Sunday 2 December 2018

The second-largest Ebola outbreak in history is unfolding in the middle of a war zone urging CDC experts ask Trump to send in his experts to northeastern Congo


Global health experts are urging the Trump administration to allow U.S. government disease specialists to return to northeastern Congo to help fight the second-largest Ebola outbreak in history. The U.S. experts have been sidelined for weeks, ordered away from the region due to State Department security concerns.
Health workers have compared the area to a war zone.
Dozens of rebel groups are active and attacks by them have forced workers to halt Ebola containment for days at a time.
New statements in two top medical journals this week are calling on the U.S. to change its mind and send its experts back where they are sorely needed.
It's not clear how many people from the Centers for Disease Control and Prevention are tackling the outbreak from Congo's capital, nearly 1,000 miles away.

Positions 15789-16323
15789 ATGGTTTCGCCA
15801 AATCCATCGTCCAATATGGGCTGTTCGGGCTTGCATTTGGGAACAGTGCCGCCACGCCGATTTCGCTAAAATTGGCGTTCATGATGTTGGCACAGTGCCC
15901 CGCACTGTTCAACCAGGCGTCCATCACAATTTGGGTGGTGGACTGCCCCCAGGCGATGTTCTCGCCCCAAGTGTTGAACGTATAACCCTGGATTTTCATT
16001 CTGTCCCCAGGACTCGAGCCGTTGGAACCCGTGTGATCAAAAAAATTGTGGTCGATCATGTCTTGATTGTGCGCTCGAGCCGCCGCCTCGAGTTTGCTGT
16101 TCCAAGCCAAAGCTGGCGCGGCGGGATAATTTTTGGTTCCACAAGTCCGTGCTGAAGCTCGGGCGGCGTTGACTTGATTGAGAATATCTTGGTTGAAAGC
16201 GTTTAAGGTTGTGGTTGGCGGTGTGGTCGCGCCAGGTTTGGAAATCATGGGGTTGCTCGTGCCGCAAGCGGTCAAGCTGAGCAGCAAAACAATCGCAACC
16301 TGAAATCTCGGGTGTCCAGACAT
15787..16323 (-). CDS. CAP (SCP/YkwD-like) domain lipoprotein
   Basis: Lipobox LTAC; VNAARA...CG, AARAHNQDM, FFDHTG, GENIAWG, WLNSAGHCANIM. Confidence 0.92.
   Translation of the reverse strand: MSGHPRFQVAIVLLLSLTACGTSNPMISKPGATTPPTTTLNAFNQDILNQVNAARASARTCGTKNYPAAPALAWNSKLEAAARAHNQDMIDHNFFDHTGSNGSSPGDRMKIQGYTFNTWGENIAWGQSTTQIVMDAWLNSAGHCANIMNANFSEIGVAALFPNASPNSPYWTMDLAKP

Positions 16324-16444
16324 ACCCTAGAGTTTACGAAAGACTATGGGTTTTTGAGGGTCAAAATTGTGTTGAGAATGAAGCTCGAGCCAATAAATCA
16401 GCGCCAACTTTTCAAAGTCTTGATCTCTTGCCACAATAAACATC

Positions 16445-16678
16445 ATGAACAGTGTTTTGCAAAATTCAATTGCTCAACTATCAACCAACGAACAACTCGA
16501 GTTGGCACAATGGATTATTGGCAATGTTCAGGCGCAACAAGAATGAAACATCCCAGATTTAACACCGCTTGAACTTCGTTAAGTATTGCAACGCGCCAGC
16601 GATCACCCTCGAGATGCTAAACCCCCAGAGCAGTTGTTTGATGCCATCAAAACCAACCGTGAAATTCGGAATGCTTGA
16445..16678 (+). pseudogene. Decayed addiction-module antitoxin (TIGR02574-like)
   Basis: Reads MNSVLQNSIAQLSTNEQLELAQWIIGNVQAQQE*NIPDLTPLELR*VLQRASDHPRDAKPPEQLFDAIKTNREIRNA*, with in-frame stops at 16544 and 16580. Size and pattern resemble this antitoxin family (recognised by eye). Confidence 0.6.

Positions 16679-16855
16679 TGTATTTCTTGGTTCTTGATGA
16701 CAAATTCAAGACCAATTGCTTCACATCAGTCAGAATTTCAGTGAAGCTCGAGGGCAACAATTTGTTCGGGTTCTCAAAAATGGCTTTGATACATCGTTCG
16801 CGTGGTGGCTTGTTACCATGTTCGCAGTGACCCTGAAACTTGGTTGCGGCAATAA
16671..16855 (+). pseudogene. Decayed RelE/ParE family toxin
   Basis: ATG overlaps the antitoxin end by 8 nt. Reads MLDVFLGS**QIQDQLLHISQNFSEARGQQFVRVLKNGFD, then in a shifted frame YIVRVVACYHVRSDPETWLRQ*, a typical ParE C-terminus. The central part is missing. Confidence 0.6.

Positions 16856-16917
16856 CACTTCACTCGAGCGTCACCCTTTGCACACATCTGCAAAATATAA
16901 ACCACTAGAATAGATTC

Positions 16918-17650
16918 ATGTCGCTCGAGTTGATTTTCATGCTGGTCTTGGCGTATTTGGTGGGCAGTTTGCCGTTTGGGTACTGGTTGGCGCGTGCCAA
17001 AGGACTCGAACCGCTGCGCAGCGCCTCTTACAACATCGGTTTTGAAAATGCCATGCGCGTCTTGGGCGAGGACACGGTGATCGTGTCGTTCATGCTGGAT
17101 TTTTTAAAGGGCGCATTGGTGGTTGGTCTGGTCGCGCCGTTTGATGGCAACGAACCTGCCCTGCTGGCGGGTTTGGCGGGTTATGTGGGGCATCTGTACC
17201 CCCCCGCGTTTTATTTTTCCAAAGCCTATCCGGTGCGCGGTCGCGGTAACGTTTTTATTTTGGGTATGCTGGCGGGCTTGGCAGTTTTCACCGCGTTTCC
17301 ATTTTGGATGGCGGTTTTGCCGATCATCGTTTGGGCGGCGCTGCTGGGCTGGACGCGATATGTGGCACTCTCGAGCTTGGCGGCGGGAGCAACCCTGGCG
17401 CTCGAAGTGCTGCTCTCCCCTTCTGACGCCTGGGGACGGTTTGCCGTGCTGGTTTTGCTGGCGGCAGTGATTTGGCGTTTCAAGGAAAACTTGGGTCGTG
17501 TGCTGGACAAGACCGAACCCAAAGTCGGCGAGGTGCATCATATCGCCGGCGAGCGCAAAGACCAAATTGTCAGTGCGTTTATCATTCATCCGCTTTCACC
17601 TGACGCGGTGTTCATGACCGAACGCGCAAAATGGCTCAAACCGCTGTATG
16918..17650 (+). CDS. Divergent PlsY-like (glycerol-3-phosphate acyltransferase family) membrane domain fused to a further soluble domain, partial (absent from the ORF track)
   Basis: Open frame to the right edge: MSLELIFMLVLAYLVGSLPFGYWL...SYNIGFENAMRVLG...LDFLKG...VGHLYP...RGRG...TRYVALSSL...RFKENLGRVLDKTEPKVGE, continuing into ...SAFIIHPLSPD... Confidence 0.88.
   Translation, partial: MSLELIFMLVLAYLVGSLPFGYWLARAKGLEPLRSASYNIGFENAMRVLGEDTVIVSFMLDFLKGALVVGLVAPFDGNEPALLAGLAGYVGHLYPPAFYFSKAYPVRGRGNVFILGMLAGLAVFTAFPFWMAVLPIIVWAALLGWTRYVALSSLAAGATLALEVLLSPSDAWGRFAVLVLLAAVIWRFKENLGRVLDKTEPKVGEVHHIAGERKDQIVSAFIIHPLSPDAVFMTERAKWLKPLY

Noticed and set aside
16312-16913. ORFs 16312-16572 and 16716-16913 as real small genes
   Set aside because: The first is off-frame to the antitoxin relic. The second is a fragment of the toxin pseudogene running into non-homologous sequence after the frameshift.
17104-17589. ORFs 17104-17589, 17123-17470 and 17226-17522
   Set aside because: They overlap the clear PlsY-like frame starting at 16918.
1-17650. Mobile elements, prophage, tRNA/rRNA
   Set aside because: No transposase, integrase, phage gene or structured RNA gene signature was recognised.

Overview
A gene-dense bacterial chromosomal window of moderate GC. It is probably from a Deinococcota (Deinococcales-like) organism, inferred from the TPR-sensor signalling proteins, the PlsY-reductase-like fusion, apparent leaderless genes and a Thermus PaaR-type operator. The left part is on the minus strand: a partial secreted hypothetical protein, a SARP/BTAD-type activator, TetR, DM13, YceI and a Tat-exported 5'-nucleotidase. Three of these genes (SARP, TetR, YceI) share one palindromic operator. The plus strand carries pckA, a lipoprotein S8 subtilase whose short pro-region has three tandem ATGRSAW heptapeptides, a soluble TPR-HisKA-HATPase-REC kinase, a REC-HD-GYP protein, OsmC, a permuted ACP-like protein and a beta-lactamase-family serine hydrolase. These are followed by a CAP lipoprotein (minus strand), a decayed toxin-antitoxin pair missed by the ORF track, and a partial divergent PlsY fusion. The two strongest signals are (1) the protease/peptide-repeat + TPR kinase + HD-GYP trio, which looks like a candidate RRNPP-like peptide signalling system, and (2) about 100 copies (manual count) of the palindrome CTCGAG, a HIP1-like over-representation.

The deadly Ebola outbreak which has ravaged the eastern Democratic Republic of Congo (DRC) for nearly four months has claimed another 19 lives in just five days, the health ministry has said.
The outbreak, which began on 1 August, has now killed 241 people, the ministry said in a statement late Tuesday.
"There have been 241 deaths," the ministry said in an update correct to 26 November, indicating there had been a total of 421 cases, 374 of them confirmed, and another 47 probable.
Another 74 suspected cases are under investigation.
The outbreak is the tenth in DRC since Ebola was first detected there in 1976.
The crisis is centred around the restive eastern city of Beni in North Kivu, a region which has been blighted by the armed conflict which has hampered efforts to curb the outbreak.
Ebola is a serious infectious disease that can spread rapidly through small amounts of bodily fluid, causing internal bleeding and potentially death.
The DRC is in the throes of a major campaign ahead of a 23 December election to choose a successor to President Joseph Kabila, who has ruled the vast central African country since 2001.
Since winning independence from Belgium in 1960, this poverty-stricken nation has never known a peaceful transition of power.


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